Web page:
But is there a compelling reason to buy Nokia? I think yes. You continue to get that hardware quality that you get from these devices; they are robust, and we’re bringing quality engineering and design to the devices. Along with that, we’ve got business ecosystem support. Many businesses are building line-of-business applications today for Windows. It’s the same development environment for Windows Phone. As we move to Windows 8, you can build across Windows 8 and Windows Phone, and that experience will become common for employees as well – whether it’s PC, desktop, tablet or phone.

You mentioned case studies before – but what about the ‘big’ case study, shall we say, of Nokia itself? What’s the adoption of Windows Phone and Lumia like within the company?

Obviously, we’re a bit of a special case – in Nokia, you either work within the smartphone business or our mobile phone business. Most employees now carry a Nokia Lumia device…

As their primary device?

As their primary device – but if you work in the mobile phone business, you can also choose to use a Nokia Asha device. One of the things we announced back at Mobile World Congress – now available as a public beta – is Exchange support on Nokia Asha. We can bring that feature to devices at a price point that’s never been matched previously – particularly in emerging markets like India; the ability to bring email to people, business email, not just webmail but actually business email, business calendar, contacts etc.

Many businesses in emerging markets haven’t yet seen the need to invest in smartphones. Obviously we’re making that easier by bringing out lower-priced devices like the Nokia Lumia 610, but at the same time, at a lower price point [with Asha], they can still get business email as well.

I’m glad you mentioned both the Lumia 610 and emerging markets. As we’ve recently heard, the 610 has some limitations in terms of the apps that it can run due to its 256MB of RAM. Is it fair to say that the Lumia 610 is really suitable for business if it has those kinds of limitations around it?

Some of the limitations that we’ve seen have been based around higher-end games, for instance. The native applications that come embedded in the phone, like Office, run as smoothly on a 610 as on a 900. If you’re building an application for a 610 as a business, there aren't very many requirements to use accelerated graphics and things like that.

Apart from bringing down hardware price points, what work is Nokia doing to help push the case for Lumia in business in emerging markets?

If you look at markets like China and India, businesses are buying smartphones just as in Western markets because they need that productivity, and the ability to give their employees the freedom to work where they need, rather than just working at a desk. But a lot of it is about getting to a price point that is affordable – hence the 610.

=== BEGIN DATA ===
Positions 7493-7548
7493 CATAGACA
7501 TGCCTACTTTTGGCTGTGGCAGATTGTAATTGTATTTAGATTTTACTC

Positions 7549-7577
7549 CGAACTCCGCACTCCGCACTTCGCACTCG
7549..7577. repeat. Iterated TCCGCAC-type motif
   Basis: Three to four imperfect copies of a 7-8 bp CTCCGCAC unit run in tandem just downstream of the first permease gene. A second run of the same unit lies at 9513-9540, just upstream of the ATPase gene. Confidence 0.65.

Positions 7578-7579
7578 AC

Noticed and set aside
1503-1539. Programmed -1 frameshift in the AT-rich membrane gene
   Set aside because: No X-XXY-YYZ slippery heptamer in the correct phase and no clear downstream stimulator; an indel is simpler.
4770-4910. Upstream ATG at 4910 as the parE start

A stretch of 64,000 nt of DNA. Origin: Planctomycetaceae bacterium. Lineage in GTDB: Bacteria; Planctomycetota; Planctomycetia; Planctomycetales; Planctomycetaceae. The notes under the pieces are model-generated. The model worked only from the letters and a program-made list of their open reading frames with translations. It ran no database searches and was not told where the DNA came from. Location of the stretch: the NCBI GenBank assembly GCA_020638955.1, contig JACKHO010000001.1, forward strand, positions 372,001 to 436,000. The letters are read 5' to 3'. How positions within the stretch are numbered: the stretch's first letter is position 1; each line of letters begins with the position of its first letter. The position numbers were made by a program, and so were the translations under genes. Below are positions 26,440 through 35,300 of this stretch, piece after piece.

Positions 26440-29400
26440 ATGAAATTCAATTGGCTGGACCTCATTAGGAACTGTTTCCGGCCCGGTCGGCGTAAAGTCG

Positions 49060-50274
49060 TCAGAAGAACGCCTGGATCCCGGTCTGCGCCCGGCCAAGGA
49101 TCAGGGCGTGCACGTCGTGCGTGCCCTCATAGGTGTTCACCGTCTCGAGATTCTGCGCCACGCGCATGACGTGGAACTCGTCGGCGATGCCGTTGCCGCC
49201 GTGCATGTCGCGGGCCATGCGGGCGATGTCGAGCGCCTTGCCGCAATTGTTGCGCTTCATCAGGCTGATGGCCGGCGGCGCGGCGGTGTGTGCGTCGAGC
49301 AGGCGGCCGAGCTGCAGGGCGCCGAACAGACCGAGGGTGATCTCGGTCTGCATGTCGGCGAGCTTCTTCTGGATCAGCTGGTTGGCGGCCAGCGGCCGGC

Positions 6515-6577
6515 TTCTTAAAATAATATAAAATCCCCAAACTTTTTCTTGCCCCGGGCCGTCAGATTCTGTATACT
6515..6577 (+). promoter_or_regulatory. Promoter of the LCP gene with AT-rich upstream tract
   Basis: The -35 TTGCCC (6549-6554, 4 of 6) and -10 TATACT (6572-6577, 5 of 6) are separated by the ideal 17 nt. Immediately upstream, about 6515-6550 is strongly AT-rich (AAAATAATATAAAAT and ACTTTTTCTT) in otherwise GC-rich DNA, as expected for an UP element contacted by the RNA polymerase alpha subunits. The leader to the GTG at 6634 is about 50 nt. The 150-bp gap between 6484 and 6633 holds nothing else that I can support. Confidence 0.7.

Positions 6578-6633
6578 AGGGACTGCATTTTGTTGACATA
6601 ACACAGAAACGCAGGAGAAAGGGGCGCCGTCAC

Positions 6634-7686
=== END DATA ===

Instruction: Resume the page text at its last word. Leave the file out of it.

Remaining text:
Our brand in these markets is incredibly strong, and we continue to have a very strong market position in India and China.

And what about in more ‘mature’ markets? What work is Nokia doing with organisations to flesh out the offering that Lumia has for business?

That’s part of the role that we play within the Windows Phone ecosystem. We can work with other vendors than Microsoft as an independent partner, to help bring on a wider offering for businesses. Businesses may choose Microsoft or they may choose IBM, or they may choose to use a third-party device management solution… we’re working with all vendors, and we’ve been bringing them on board to the platform over the last twelve months.

Then when we work with Microsoft, we can say ‘these are the requirements of the ecosystem’ without actually having to give away the secrets of why a particular member of the ecosystem might want to do this particular thing.

We’re now getting closer to 100,000 apps in the Windows Phone ecosystem, and we’re seeing apps like LinkedIn and Good coming to the platform as well. What’s Nokia doing to boost the development of business-focused apps within the ecosystem?

You mentioned a couple of good examples there. We work on two levels: we work with brands, such as publishers, but also with key strategic partners like IBM, Good etc. that support the ecosystem. But where our major investments are… it’s looking at a local level, looking at business apps in China, business apps in the US. We’re investing in technical support, outreach programmes, basically enabling developers to build applications that they can get to market through Nokia, through our devices, through the Marketplace. We do that for business, and we do it for consumer apps as well.

Many commentators believe that a more vertically integrated ecosystem, like iOS, is best placed to react to market needs and bring in features desired by consumers and businesses. Nokia is obviously dependent on Microsoft through the Windows Phone OS – does that mean that Nokia isn’t entirely in control of how it’s able to react to the needs of business customers?